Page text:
4 Steps to Leading Others through Anxiety

If you or someone you love is feeling this anxious, consider health coaching with Michelle Marie.

A client recently asked me for tips on how to talk to people in his life who are caught up in high levels of anxiety, fear, and panic. “When my wife is freaking out over what she hears on the news, I can calm her down to some extent, but how I keep her from getting anxious about it again?”

This is a great question because the answer brings us to what I believe is one of the greatest challenges we face as leaders: we must be the leaders of our own lives first.

Let’s begin with the premise that we are not only leaders of our teams at work, we are also leaders in our families. And at the core of leadership lies our personal responsibility to be leaders in our own lives. If you want to help and guide others, start with how you are guiding yourself.

Following these four steps to leading others may help you navigate through cultures at work and family dynamics at home. Notice, model, listen, share.

1: Notice how you are leading yourself. 

Start at the core—start with you.  Notice first how you are leading yourself through the stressful time our world is facing. You say you are navigating it relatively well. What is working for you? Just notice. Do you limit your intake of daily news? Do you take time to breathe, sit, meditate, and plug into your highest self with no distractions? How about exercise? Practicing patience and kindness toward yourself and others? How are you successfully showing up right now as the leader of your own life?

2. Model the behavior you want to encourage.

Mission critical leadership attribute: model the behavior you want to see in others. If you truly take personal responsibility as a leader, take every measure to do what you say and say what you do. If your advice to someone else is to turn off the news, slow down, and take 10 quiet breaths before starting a new task, make sure you are doing that too.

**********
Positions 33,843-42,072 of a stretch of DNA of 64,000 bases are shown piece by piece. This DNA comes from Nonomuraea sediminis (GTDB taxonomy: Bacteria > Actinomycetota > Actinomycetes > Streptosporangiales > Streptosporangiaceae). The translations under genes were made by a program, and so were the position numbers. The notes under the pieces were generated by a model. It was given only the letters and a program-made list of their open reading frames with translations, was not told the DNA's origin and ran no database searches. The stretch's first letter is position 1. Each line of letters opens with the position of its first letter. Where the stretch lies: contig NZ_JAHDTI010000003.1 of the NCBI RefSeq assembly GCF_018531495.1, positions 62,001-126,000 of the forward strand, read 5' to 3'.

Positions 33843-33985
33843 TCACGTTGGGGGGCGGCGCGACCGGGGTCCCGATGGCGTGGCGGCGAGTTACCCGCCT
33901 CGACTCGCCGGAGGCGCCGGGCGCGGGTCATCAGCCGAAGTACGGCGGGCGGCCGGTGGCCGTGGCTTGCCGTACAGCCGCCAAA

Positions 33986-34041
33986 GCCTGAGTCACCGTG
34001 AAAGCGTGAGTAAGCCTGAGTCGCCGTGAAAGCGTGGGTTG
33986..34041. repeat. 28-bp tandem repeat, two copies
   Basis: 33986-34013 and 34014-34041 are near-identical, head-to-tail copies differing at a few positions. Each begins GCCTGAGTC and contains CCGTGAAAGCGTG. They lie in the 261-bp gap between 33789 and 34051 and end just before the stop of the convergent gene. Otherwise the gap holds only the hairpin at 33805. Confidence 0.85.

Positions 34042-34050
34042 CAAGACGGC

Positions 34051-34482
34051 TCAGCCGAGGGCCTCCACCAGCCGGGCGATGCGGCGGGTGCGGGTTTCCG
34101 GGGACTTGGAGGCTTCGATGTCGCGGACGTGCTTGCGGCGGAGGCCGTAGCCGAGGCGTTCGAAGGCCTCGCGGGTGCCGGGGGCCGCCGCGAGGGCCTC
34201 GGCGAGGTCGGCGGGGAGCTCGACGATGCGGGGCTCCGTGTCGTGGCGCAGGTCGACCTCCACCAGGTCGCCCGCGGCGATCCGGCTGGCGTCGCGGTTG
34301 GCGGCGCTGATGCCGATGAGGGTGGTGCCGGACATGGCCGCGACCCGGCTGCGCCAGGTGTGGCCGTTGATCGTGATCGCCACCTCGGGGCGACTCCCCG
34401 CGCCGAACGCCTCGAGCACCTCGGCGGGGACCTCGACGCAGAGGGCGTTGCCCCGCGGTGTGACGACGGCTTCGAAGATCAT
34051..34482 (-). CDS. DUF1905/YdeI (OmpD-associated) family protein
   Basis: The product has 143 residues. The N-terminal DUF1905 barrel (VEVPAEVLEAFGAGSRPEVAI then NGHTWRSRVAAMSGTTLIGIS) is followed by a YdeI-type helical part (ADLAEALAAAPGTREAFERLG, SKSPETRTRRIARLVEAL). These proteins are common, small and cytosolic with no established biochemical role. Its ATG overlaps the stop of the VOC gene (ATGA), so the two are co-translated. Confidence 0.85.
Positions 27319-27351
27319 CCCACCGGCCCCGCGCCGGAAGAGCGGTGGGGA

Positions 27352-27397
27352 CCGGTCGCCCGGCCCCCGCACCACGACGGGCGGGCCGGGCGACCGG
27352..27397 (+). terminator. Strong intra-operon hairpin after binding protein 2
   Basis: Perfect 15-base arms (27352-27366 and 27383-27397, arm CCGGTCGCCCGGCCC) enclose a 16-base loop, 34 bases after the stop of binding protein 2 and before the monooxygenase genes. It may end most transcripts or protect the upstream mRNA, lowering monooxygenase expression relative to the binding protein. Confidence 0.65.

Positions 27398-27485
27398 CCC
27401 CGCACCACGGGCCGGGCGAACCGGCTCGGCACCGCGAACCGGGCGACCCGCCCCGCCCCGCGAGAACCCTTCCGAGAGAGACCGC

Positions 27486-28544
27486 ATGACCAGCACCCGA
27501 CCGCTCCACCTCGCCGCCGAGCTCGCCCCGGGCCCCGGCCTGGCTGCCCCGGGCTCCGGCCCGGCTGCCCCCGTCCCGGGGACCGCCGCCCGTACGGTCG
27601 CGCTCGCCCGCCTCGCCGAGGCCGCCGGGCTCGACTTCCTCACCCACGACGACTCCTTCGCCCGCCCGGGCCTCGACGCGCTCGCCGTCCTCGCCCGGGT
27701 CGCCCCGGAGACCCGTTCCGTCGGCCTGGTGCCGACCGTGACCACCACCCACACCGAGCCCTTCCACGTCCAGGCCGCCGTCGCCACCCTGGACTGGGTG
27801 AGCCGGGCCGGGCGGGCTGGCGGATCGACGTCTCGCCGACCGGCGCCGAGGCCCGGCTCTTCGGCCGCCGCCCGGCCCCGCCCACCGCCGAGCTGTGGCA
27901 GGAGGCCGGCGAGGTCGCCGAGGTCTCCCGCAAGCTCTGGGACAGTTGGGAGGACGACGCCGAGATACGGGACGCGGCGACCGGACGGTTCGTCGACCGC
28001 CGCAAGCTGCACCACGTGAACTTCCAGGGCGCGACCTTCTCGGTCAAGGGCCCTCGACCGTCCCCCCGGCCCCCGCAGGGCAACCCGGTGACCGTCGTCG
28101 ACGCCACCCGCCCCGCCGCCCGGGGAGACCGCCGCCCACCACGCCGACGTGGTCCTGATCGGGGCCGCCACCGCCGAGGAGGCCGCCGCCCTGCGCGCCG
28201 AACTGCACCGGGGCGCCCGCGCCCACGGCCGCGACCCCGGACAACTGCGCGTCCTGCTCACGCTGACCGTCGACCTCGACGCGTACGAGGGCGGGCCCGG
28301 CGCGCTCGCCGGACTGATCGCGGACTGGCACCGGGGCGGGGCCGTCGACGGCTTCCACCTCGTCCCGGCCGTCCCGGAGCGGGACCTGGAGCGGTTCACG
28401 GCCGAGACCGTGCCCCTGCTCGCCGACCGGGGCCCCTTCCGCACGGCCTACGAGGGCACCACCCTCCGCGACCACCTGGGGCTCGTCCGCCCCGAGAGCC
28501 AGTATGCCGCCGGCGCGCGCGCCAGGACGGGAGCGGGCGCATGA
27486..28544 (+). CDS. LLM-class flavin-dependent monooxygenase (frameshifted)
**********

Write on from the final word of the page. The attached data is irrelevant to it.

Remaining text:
3. Listen and act as witness for others.

Listen to them. Don’t try to fix. Don’t fuel the fire by agreeing or jumping in with your stories of fear or worry. Just listen! It takes strength to hold space for others while they process their emotions. Good leaders learn how to hold space for others. Don’t take on their fears—listen, notice what’s coming up for you, and wait.

4. Share what works for you.

Do not tell people what to do or how they should feel. When they are finished talking or venting, just say, “thank you,” or “I hear you.” Now practice the art of sharing what works for you—keep it short.

Navigating uncertainty is something we as leaders face regularly. Right now, our entire world is facing uncertainty of unparalleled magnitude. Taking extra care and paying attention to our inner emotional landscapes and leading ourselves moment-to-moment with patience and attention is critical. People will respond most powerfully when we model self-care and regulation. Taking care of you IS taking care of your people.